Citing “player feedback”, EA rids itself of online passes. A win, or does everyone lose?

Electronic Arts is dialing back its controversial Online Pass program, whereby players needed to spend a fee to access multiplayer content on used games. Serving almost as a ticket of purchase, new copies had a pass inside. The gimmick was meant to deter used game sales, a bane for most of the industry, and an arena wherein GameStop makes about 70% of its total revenue.

EA senior director of corporate communications John Reseburg confirmed the news to VentureBeat: “Yes, we’re discontinuing Online Pass. None of our new EA titles will include that feature.” Over three years, EA implemented online passes for Battlefield 3, Dead Space 2, most EA Sports titles and the DICE-developed multiplayer component of the rebooted Medal of Honor.

Lasting three years, the program was discredited as being anti-consumerist and flatly illogical. Many complained they can’t afford the high selling price of every single new release, so they rely on used games as a way of still enjoying the medium. Just doing a Google Search for “online passes” brings up the third option, “online passes are bullshit”, sandwiched between mentions of Battlefield 3 and FIFA 13.

First introduced with the monetarily inspired name “Project Ten Dollar“, the initiative polarized the community. Some saw it as obstructing their right to purchase games as they see fit. Others believed it was a positive thing so long as the cash went back into game development. The greedy, tyrannical image of EA overcame some, them accusing the publisher of trying to blatantly dismantle GameStop and the retail market, even though GameStop agreed it was a great idea.

But a company’s positive image can fundamentally change how people view it. Around that same time, either serendipitously or by design, Activision had sacked Jason West and Vince Zampella, the creative force behind Call of Duty, and EA snatched up their new studio’s first game. This act gave EA the “good guy” image for some time, and critics largely let online passes slide. Minor stirs followed when the program expanded to Battlefield 3 and the monopolized collection of EA Sports games, but not until Jim Sterling for GameFront wrote “Why Every Defense of Online Passes Has Been Bullsh**” was when the frenzy ramped up considerably.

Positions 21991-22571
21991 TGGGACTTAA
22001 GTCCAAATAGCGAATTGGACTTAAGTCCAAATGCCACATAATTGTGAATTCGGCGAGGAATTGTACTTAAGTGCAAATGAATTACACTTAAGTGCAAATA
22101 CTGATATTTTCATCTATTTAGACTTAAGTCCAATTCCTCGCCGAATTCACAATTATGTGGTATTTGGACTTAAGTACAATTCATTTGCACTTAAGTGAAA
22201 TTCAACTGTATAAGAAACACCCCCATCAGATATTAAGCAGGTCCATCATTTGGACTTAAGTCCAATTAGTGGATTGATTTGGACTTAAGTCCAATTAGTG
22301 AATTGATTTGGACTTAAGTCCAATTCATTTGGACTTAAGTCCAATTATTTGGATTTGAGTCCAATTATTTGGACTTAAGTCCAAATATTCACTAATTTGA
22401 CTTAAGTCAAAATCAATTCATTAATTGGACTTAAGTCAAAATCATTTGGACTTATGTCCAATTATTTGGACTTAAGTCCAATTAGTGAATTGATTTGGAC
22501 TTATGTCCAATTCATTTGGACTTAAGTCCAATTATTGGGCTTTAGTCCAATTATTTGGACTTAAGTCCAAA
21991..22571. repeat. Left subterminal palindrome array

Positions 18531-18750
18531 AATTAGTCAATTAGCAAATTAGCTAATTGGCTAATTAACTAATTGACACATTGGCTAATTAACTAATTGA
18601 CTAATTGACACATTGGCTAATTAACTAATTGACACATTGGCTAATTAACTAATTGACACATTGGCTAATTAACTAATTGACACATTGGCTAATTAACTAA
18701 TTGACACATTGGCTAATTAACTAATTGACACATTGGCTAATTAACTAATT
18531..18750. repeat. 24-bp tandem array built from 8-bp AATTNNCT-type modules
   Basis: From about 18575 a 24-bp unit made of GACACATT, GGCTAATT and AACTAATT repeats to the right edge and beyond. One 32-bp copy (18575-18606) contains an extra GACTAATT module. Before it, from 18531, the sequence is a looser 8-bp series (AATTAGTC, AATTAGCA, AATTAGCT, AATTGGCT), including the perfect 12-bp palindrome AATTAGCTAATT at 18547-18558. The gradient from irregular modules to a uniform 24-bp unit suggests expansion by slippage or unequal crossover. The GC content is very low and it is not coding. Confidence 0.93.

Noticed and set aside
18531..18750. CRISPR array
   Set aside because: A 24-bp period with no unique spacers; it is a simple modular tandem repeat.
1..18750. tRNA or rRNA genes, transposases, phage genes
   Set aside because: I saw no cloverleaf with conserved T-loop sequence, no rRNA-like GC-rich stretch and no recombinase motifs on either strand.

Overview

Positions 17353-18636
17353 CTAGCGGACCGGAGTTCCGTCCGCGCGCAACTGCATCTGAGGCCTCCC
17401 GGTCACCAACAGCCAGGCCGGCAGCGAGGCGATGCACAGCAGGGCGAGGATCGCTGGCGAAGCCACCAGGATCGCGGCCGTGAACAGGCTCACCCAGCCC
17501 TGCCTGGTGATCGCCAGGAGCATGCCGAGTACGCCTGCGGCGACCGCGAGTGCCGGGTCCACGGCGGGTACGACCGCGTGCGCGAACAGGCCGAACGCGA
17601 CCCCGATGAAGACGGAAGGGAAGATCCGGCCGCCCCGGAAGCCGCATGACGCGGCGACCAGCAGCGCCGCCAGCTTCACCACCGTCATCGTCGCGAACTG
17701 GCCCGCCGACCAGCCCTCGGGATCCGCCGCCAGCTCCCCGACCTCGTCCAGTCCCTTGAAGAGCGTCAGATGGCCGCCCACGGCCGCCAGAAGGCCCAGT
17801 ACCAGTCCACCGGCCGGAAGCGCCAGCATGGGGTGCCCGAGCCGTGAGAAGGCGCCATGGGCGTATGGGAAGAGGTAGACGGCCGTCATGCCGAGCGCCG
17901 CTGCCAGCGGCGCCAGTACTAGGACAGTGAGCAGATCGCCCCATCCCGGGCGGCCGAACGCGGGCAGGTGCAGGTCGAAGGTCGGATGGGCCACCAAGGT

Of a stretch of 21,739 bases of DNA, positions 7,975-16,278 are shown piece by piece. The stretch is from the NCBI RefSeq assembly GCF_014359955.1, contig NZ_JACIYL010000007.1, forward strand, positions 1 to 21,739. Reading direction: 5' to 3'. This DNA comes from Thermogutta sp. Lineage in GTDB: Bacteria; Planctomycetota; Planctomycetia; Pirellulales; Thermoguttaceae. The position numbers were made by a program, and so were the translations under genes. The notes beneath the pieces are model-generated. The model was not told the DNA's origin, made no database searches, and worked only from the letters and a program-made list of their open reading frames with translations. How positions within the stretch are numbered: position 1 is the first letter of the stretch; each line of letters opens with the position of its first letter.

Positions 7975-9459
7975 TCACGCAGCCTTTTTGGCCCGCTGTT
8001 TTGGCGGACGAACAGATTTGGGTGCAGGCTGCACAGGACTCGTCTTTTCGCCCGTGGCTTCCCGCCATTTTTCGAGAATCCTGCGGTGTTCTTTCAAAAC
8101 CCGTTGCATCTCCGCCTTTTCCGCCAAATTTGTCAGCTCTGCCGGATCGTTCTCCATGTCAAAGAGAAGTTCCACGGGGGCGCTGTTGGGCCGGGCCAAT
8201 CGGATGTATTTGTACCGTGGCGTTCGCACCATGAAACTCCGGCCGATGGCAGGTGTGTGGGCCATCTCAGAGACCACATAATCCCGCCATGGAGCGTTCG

And now, EA has gutted online passes due to “player feedback”. It is in a sense relieving, as online passes did deter some used sales, but not so much that it affected EA’s bottom line. But the use of online passes continues to be a misread by game publishers, because there are more logical and efficient ways to monetize a game. For instance, cutting the standard cost from $60 (at least in North America; I feel for my Australian readers) to $40, encouraging people to buy more. Or letting consumers buy a game in parts: single-player campaign for $20, multiplayer for $20, etc.

The one takeaway from the news, though, is EA finally listened to its audience. Declining sales must have been affecting the company decisively to do so, but it did, and just maybe EA might heed more advice. Someone has to play the optimist.

To the readers: What do you think of EA’s plan? Did EA ultimately listen or is this just a corporation fumbling to prosper?

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  • http://chalgyrsgameroom.blogspot.com/ Chalgyr

    I suspect ti’s probably a few things. A bit of positive PR in the wake of lots of bad PR lately, plus they probably feel they can recoup those costs in microtransactions. As I’ve never been a big fan of the online pass, I can’t say I’m sad to see it go.

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